Wednesday, June 19, 2013

Queen of the Clouts

It was a rather grand plan to build a veranda and a bathroom onto the northern end of my shack. Perhaps I could have achieved it. I have no idea, because the morning after I arrived the generator shat itself. It wouldn't start the next day either, or the next. It's no fun, starting the day to be beaten by a mere generator. So, in the absence of power tools, I decided to play with nails and a hammer.



Then I started on the walls ...





I suspect that the township of Kundip was constructed entirely of old kerosene tins and beer because its detritus is scattered everywhere. I started gathering bits of tin on my morning walks and nailed them into the walls in the evenings. The resident pygmy possum left in disgust. The resident snake ignored me. My left thumb was burst, is still quite flattened.
Despite the pain and shambolic nature, I'm a bit proud of this work. The feel of a nail going true through galvanised steel, the steady aesthetic of working square sides against round ... you could rip this wall away and put it in an art gallery in the city but it would never hold the power or context of walking into my shack and seeing a whole wall of Kundip kerosene tin lives played out with rusty galvanised iron and clouts.

16 comments:

  1. That's really nice, Sarah. What you Ozzies can do with a few old tin cans is amazing. (I really like it, btw!)

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  2. I thought you'd like this Tom. Thanks.

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  3. Love it - what stories could those bits of iron tell???

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    1. That's what I love about them Janine. They also have pre-drilled holes. In some of the old camps, all that is left is a brick hearth and a hole where they were digging for gold. I imagine they were bashing nails into tin all night and then digging all day.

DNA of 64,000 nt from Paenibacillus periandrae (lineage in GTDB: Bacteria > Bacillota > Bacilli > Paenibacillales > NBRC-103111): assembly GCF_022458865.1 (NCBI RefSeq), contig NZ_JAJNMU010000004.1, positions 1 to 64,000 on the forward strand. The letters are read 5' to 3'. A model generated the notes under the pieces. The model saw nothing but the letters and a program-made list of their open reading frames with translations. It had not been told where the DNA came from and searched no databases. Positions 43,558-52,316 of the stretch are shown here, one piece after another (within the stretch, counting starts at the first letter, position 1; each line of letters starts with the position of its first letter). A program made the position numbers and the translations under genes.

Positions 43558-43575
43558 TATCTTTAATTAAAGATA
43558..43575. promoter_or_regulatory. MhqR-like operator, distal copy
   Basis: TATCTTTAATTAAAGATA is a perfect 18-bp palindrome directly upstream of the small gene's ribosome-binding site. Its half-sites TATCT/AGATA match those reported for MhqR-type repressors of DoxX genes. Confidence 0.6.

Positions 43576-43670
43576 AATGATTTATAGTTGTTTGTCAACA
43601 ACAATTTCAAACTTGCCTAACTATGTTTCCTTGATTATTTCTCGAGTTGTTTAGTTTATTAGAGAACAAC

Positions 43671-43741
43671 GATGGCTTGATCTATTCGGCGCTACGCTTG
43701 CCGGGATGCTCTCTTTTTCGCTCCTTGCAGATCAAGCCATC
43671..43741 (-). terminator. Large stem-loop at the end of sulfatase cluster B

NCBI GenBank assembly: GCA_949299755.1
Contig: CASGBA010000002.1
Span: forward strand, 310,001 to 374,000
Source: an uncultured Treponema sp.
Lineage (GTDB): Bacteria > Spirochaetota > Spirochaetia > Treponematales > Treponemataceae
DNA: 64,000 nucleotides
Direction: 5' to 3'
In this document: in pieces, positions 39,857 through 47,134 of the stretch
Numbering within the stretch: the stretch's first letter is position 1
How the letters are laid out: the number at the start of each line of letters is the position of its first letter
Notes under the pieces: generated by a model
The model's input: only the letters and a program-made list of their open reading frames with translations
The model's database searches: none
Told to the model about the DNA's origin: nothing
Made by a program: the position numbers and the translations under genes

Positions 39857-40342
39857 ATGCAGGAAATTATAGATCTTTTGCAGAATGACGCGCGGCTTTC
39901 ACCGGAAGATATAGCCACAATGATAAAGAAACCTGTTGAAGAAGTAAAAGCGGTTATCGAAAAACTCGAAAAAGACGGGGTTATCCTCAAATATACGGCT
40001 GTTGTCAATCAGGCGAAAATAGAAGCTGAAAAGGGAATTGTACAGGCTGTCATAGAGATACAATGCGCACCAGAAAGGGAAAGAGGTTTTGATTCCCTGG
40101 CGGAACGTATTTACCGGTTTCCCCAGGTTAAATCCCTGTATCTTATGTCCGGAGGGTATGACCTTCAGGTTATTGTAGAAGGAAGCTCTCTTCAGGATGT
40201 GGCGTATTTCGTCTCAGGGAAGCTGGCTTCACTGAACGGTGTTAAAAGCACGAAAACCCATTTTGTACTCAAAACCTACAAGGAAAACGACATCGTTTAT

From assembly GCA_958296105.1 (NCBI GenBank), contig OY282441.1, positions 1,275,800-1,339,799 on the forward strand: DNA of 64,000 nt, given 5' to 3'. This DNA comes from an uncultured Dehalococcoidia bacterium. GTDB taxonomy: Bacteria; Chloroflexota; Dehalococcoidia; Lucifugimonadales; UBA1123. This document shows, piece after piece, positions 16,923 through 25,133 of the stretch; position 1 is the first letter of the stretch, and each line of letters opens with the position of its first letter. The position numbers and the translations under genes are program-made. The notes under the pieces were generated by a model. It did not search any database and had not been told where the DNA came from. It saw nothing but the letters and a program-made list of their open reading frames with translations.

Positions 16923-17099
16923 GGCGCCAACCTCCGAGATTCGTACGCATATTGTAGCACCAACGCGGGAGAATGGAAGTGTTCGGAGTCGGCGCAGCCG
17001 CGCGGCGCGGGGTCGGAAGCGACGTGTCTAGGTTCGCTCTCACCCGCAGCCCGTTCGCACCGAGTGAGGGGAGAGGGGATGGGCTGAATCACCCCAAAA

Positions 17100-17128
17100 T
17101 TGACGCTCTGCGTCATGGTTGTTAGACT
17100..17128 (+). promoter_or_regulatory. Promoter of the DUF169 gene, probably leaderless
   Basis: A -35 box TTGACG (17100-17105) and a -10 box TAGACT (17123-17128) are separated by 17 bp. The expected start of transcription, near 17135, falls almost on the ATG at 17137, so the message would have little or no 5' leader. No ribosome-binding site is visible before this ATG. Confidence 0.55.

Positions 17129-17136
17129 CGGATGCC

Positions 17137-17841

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  4. As good as an art piece. Now who does it remind me of? Leonard French maybe? Or a bit of Ian Fairweather. I love the fix it with whatever you have at hand way of making things. My next turkey weather vane is an old wodden spoon and western red cedar timber blind slats. Nothing as good as this though.

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    1. Yes, Fairweather, now you say it. Good luck with your latest turkey Mr Hat!

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  5. That is bloody awesome Sarah. If one of my students produced that I'd give them an A.

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  6. Continuing to shape the world around you according to your own sense of time, place and place within that place. It's really hard not to feel inspired by your work..

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  7. Thanks Ciaran ... I think maybe if we don't at least try to shape our worlds then we are merely subjected to it. Maybe that is not a bad thing. Dunno. :~)

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  8. A good thing. And if you can't shape it then leave something behind that at least acknowledges your presence. You're doing that too... (hurricanes permitting) :-)

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  9. Bushfires bother me more.
    Having recently seen my sister's place go up is a constant reminder of how transient and flammable we are.

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